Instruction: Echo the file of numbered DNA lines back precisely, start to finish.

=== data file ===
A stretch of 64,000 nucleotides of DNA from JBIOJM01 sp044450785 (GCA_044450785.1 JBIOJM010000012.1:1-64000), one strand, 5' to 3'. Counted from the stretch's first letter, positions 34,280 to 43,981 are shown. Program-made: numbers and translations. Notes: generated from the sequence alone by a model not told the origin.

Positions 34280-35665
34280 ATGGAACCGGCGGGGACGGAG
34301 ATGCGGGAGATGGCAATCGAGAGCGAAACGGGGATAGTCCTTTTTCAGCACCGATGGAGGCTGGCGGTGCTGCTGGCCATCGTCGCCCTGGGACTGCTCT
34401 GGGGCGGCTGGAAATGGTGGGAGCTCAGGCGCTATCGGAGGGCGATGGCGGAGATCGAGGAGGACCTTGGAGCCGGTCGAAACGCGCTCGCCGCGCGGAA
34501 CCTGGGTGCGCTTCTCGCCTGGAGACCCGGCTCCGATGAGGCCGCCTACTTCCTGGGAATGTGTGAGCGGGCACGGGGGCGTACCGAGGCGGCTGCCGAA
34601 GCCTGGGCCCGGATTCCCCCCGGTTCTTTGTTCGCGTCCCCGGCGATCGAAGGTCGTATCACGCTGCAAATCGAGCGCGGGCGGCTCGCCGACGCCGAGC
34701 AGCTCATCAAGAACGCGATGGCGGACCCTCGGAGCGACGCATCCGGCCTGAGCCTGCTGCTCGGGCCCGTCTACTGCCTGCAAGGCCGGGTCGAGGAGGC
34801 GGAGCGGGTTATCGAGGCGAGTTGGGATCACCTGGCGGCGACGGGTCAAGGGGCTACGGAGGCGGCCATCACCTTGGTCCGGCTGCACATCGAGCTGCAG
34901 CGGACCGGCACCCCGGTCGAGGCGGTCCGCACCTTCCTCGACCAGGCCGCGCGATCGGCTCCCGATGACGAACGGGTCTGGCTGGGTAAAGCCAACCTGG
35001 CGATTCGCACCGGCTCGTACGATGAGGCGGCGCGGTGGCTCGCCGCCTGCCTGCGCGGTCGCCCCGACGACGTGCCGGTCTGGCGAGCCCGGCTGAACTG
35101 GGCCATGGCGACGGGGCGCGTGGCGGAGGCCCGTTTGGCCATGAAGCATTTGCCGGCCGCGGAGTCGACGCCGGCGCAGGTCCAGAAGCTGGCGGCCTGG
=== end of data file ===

A stretch of 64,000 nucleotides of DNA from JBIOJM01 sp044450785 (GCA_044450785.1 JBIOJM010000012.1:1-64000), one strand, 5' to 3'. Counted from the stretch's first letter, positions 34,280 to 43,981 are shown. Program-made: numbers and translations. Notes: generated from the sequence alone by a model not told the origin.

Positions 34280-35665
34280 ATGGAACCGGCGGGGACGGAG
34301 ATGCGGGAGATGGCAATCGAGAGCGAAACGGGGATAGTCCTTTTTCAGCACCGATGGAGGCTGGCGGTGCTGCTGGCCATCGTCGCCCTGGGACTGCTCT
34401 GGGGCGGCTGGAAATGGTGGGAGCTCAGGCGCTATCGGAGGGCGATGGCGGAGATCGAGGAGGACCTTGGAGCCGGTCGAAACGCGCTCGCCGCGCGGAA
34501 CCTGGGTGCGCTTCTCGCCTGGAGACCCGGCTCCGATGAGGCCGCCTACTTCCTGGGAATGTGTGAGCGGGCACGGGGGCGTACCGAGGCGGCTGCCGAA
34601 GCCTGGGCCCGGATTCCCCCCGGTTCTTTGTTCGCGTCCCCGGCGATCGAAGGTCGTATCACGCTGCAAATCGAGCGCGGGCGGCTCGCCGACGCCGAGC
34701 AGCTCATCAAGAACGCGATGGCGGACCCTCGGAGCGACGCATCCGGCCTGAGCCTGCTGCTCGGGCCCGTCTACTGCCTGCAAGGCCGGGTCGAGGAGGC
34801 GGAGCGGGTTATCGAGGCGAGTTGGGATCACCTGGCGGCGACGGGTCAAGGGGCTACGGAGGCGGCCATCACCTTGGTCCGGCTGCACATCGAGCTGCAG
34901 CGGACCGGCACCCCGGTCGAGGCGGTCCGCACCTTCCTCGACCAGGCCGCGCGATCGGCTCCCGATGACGAACGGGTCTGGCTGGGTAAAGCCAACCTGG
35001 CGATTCGCACCGGCTCGTACGATGAGGCGGCGCGGTGGCTCGCCGCCTGCCTGCGCGGTCGCCCCGACGACGTGCCGGTCTGGCGAGCCCGGCTGAACTG
35101 GGCCATGGCGACGGGGCGCGTGGCGGAGGCCCGTTTGGCCATGAAGCATTTGCCGGCCGCGGAGTCGACGCCGGCGCAGGTCCAGAAGCTGGCGGCCTGG